legg calve perthes disease donnely 2001 5afad2fc5e0b007027c03a29b821eb3c

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  • 1.Legg Calve Perthes DiseaseJoseph Donnelly, M.D.December 10, 2001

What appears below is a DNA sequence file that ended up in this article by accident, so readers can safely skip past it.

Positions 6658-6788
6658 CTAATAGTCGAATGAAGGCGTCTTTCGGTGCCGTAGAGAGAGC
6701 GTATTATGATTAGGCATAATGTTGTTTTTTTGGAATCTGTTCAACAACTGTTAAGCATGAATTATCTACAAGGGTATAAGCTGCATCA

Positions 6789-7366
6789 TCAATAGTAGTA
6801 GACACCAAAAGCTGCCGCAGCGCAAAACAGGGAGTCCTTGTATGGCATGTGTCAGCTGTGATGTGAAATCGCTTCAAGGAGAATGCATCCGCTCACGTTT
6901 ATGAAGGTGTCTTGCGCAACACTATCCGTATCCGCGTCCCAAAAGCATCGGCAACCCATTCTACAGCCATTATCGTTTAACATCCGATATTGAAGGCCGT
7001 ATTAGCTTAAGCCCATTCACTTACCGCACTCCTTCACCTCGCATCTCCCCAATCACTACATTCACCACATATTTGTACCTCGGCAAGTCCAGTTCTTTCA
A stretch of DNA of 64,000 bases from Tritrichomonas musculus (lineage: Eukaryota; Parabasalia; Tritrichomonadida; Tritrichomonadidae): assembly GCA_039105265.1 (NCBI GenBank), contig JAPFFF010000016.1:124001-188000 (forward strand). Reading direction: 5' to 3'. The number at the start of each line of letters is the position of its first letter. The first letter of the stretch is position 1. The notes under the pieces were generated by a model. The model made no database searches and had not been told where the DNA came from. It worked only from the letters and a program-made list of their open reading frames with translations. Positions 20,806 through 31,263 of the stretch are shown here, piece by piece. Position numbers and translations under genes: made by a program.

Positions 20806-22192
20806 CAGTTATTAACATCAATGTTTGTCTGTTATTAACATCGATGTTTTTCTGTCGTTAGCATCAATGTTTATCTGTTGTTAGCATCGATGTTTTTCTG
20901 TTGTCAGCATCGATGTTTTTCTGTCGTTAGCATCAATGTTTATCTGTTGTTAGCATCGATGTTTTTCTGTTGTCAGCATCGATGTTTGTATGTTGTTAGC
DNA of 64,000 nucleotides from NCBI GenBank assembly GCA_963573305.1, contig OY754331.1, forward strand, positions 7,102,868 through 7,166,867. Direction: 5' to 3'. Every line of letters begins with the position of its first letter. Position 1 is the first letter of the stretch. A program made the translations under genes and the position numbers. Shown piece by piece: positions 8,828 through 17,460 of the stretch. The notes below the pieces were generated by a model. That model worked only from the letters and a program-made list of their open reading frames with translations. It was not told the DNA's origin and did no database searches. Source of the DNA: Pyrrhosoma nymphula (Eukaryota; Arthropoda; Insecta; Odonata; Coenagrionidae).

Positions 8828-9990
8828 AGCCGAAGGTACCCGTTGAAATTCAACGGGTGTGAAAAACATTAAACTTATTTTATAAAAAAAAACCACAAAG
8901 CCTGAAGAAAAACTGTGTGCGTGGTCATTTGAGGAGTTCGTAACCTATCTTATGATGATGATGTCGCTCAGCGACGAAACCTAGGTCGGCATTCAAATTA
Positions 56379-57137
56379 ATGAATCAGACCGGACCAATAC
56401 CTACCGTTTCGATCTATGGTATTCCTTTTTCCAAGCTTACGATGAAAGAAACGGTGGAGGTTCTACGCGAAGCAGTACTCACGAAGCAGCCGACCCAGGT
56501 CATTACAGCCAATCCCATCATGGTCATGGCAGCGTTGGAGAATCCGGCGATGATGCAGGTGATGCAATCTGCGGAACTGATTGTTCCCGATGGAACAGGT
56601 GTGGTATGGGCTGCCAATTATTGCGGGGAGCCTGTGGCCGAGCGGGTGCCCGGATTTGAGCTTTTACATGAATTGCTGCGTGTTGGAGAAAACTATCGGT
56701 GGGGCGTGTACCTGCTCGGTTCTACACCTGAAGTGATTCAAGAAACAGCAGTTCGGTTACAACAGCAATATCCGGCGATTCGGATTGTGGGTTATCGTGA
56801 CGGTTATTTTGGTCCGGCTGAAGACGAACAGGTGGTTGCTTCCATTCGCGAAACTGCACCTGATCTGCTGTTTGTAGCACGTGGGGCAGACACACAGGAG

2. Overview History Epidemiology/ Etiology Pathogenesis Radiographic stages Presentation/ Exam Imaging Treatment 3. History Late 19th century: hip infections thatresolved without surgery First described in 1910 Early path studies: cartilaginous islands inthe epiphysis 4. Epidemiology Disorder of the hip in young children Usually ages 4-8yo As early as 2yo, as late as teens Boys:Girls= 4-5:1 Bilateral 10-12% No evidence of inheritance 5. Etiology Unknown Past theories: infection, inflammation,trauma, congenital Most current theories involve vascularcompromise Sanches 1973: second infarction theory 6. Etiology: blood supply 7. Pathogenesis Histologic changes described by 1913 Secondary ossification center= covered bycartilage of 3 zones: Superficial Epiphyseal Thin cartilage zone Capillaries penetrate thin zone from below 8. Pathogenesis: cartilage zones 9. Pathogenesis Epiphyseal cartilage in LCP disease: Superficial zone is normal but thickened Middle zone has 1)areas of extreme hypercellularity in clusters and 2)areas of loose fibrocartilaginous matrix Superficial and middle layers nourished bysynovial fluid Deep layer relies on blood supply 10. Pathogenesis Physeal plate: cleft formation, amorphisdebris, blood extravasation Metaphyseal region: normal boneseparated by cartilaginous matrix Epiphyseal changes can be seen also ingreater trochanter, acetabulum 11. Radiographic Stages Four Waldenstrom stages: 1) Initial stage 2) Fragmentation stage 3) Reossification stage 4) Healed stage 12. Initial Stage Early radiographic signs: Failure of femoral ossific nucleus to grow Widening of medial joint space Crescent sign Irregular physeal plate Blurry/ radiolucent metaphysis 13. Initial Stage 14. Initial Stage 15. Fragmentation Stage Bony epiphysis begins to fragment Areas of increased lucency and density Evidence of repair aspects of disease 16. Fragmentation Stage 17. Fragmentation Stage 18. Reossification Stage Normal bone density returns Alterations in shape of femoral head andneck evident 19. Reossification Stage 20. Reossification Stage 21. Healed Stage Left with residual deformity from diseaseand repair process Differs from AVN following Fx ordislocation 22. Presentation Often insidious onset of a limp C/O pain in groin, thigh, knee 17% relate trauma hx Can have an acute onset 23. Physical Exam Decreased ROM, especially abduction andinternal rotation Trendelenburg test often positive Adductor contracture Muscular atrophy of thigh/buttock/calf Limb length discrepency 24. Imaging AP pelvis Frog leg lateral Key= view filmssequentially overcourse of dz Arthrography MRI role undefined 25. Differential Diagnosis Important to rule out infectious etiology(septic arthritis, toxic synovitis) Others: Chondrolysis -Neoplasm JRA-Sickle Cell Osteomyelitis-Traumatic AVN Lymphoma -Medication 26. Radiographic Classifications Describe extent of epiphyseal disease Catterall classification= most commonlyused 4 groups based on amount of femoral headinvolvement Also presence of sequestrum, metaphyseal rxn,subchondral fx 27. Group I 28. Group II 29. Group III 30. Group IV 31. Lateral Pillar Classification 3 groups: A) no lateral pillar involvment B) >50% lat height intact C) 15mos) 35. Non-operative Tx Improve ROM 1st Bracing: Removable abduction orthosis Pietrie casts Hips abducted and internally rotated Wean from brace when improved x-rayhealing signs 36. Bracing 37. Non-operative Tx Check serial radiographs Q3-4 mos with ROM testing Continue bracing until: Lateral column ossifies Sclerotic areas in epiphysis gone Cast/brace uninvolved side 38. Operative Tx If non-op tx cannot maintain containment Surgically ideal pt: 6-9yo Catterral II-III Good ROM